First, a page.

For weeks, I've been struggling to come up with a way to write a farewell to "Frasier," which signs off tonight after 11 seasons.

I've written literally thousands of stories about television over the past 14-plus years. And I've written plenty about "Frasier." But this one just wouldn't come.

Then it suddenly dawned on me why. I said goodbye to the sitcom years ago. And, having gotten so much joy from the show for so many seasons, it pains me to admit that I gave up on it.

I feel such continuing fondness for the show, the characters and the actors that I don't really want to write that while this was one of the best shows on television — certainly the best sitcom — for many years, it became forced and repetitive in recent seasons.

Oh, I'll be watching tonight. But I fear I'll derive more enjoyment from the hourlong retrospective that precedes the hourlong finale than from the finale itself.

This is like attending the funeral of an old and dear friend you lost touch with. You have many fond memories and you're grateful for the time you had together, but somehow you grew apart. It wasn't a falling out, it was just a falling away.

When "Frasier" premiered in September 1992, it hit the ground running and caught a lot of people (including me) by surprise. Not only did it have the seemingly impossible task of filling the shoes of the No. 1 show on TV at the time — "Cheers" — which spawned the character of Frasier Crane, but it was looked upon as a latter-day "After-M*A*S*H," a spin-off of another hugely popular sitcom that quickly crashed and burned.

"Frasier," on the other hand, soared. "It was kind of a seamless transition," Kelsey Grammer understated.

"The characters just jumped off the page," said Jane Leeves (who plays Daphne). "Everybody came in with a strong character right from the start."

Taking fussy, effete psychiatrist Frasier Crane across the country from Boston to Seattle, "reuniting" him with a father (John Mahoney as Martin) and brother (David Hyde Pierce as Niles) we'd never met and making him a radio host who dispensed free therapy was a stroke of genius by creators/executive producers David Angell, Peter Casey and David Lee. As was giving him a feisty producer (Peri Gilpin as Roz), a live-in physical therapist for his father (Jane Leeves as Daphne), even Martin's dog, Eddie. And who could forget Niles' never-seen wife, Maris, who was one of the funniest "characters" on the show for five seasons.

It's the sort of show that we haven't seen anybody duplicate in the past 11 years. And we may not see duplicated anytime in the foreseeable future.

"I also think that networks, by and large, don't feel that upscale, intellectual sort of characters are relatable to a large audience," said executive producer Joe Keenan. "I've always wondered if 'Frasier' had been created as an independent show and not spun off 'Cheers' . . . how interested they'd have been in doing that show about this very smart, fussy psychiatrist and his even fussier psychiatrist brother — if you could have sold that idea if it was not already a character sort of beloved by America."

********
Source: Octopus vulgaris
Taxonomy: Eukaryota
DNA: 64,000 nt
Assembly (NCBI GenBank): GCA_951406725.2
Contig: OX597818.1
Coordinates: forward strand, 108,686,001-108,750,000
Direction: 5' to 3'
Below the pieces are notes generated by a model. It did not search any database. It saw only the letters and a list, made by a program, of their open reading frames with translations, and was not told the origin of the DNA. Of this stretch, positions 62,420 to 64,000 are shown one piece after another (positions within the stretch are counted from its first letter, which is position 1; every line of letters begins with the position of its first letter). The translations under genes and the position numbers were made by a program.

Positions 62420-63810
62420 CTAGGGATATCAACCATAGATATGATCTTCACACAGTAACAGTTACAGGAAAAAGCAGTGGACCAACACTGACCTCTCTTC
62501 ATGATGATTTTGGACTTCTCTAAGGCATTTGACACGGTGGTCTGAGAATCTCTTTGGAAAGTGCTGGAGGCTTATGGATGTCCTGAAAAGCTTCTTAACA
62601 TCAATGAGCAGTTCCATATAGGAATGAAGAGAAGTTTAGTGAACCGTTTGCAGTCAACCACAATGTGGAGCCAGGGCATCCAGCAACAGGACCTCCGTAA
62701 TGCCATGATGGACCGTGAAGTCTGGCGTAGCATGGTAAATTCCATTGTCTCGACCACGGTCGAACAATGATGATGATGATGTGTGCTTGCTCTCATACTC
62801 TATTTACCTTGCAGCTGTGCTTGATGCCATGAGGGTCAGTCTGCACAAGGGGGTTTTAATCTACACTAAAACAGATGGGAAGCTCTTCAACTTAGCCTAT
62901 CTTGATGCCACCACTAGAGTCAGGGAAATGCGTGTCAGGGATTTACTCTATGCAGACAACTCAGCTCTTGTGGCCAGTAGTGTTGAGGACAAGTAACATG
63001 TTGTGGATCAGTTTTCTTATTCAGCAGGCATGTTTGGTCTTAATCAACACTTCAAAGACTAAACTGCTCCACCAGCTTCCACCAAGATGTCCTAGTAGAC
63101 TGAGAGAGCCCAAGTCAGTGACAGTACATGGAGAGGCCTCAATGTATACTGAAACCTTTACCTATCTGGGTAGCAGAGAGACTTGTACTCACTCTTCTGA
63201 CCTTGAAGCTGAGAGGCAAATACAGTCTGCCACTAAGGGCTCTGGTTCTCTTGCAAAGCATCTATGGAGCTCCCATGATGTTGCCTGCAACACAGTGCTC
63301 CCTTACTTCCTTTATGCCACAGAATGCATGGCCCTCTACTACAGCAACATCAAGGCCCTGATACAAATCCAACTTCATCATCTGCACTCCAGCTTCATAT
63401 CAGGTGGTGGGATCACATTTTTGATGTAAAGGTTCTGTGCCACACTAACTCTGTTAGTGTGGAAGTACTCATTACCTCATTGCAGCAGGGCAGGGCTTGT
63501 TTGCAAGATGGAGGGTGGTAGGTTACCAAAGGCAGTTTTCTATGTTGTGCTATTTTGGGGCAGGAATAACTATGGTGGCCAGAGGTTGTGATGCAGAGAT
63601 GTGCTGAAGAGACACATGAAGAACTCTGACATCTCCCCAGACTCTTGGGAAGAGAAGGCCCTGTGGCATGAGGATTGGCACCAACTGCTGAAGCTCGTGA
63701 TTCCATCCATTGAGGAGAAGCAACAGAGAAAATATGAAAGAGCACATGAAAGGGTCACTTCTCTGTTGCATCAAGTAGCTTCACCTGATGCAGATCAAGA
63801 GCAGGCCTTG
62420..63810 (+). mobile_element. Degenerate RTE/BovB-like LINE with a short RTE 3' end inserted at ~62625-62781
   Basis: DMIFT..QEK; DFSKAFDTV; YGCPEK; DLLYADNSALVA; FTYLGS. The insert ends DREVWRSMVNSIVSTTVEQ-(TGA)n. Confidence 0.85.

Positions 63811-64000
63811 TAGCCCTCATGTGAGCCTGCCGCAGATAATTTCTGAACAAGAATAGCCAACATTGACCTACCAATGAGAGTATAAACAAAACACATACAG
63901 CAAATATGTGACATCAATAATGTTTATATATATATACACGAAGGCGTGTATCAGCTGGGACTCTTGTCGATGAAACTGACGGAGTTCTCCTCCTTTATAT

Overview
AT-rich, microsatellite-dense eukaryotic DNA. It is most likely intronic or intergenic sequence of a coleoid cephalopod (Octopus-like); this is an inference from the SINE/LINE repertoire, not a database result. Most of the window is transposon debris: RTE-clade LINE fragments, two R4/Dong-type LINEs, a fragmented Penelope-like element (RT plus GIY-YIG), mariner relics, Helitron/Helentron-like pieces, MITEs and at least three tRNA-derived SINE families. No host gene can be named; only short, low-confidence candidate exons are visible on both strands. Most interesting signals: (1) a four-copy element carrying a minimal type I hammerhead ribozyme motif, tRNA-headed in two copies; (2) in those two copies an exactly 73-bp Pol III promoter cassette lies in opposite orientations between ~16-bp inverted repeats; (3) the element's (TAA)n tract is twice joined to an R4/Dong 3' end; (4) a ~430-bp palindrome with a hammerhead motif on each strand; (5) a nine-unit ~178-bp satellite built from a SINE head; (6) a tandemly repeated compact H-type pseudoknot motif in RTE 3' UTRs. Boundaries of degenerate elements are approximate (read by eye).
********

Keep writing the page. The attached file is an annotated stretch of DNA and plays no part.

"Frasier" won an unprecedented five consecutive best-comedy Emmys those first five seasons en route to a total of 31 Emmys and a slew of other awards. If the show had retired after five seasons — after six or seven or even eight seasons — this would have been an easy story to write. The hardest part would have been trying to keep the gushing to a minimum.

Not that it's hard to understand why these people kept going at least three seasons too long. Sure, they were making a lot of money. But they remained quite obviously fond of each other.

"You know what?" Grammer said. "This is the most creative and professional group of people I've ever worked with."

"We've always really enjoyed this," Gilpin said. "It's been a great ride."

"I don't think any of us walk away easily from this," Pierce said. "Nor do we toss away this incredible crew and everyone else who is working on the show."

And if there's a bit of denial about what happened to the quality of the show, it's hardly surprising. "We've always been, creatively, I'd like to think, setting a very high bar," Grammer said. "And we can go out saying that we continued that to the end."

Mahoney, of all people, was on the verge of tears describing his experience on "Frasier."

"I emigrated to this country when I was 19, and I didn't think there'd be anything harder than leaving my family. It devastated me," he said. "But this is going to be 10 times harder than saying goodbye to my family when I left my country. It's been a glorious 11 years of magnificent scripts and great direction and working with great actors. It's something I'm extremely proud of."

As to the show's quality, Mahoney said, "I don't think we ever slipped," although he allowed that recent seasons "might not have been as good, but that's because the first two years were so unutterably brilliant, and you just can't maintain that," he said, pointing to the fact that each of the 264 episodes had at least two story lines weaved through it. "I don't care who it is, Shakespeare or Arthur Miller can't tell (that many) brilliant stories."

Fair enough. If nothing else, the show remained, as executive producer Christopher Lloyd said, "sort of classy" up to the end.

Goodbye, "Frasier." I will miss you . . . even if we have sort of lost touch the past couple of years.

If you watch

What: The final episode of "Frasier"

When: Tonight from 7:54-8:59 p.m., NBC/Ch. 5


Also: An hourlong retrospective of the series airs from 7-7:54 p.m. on NBC/Ch. 5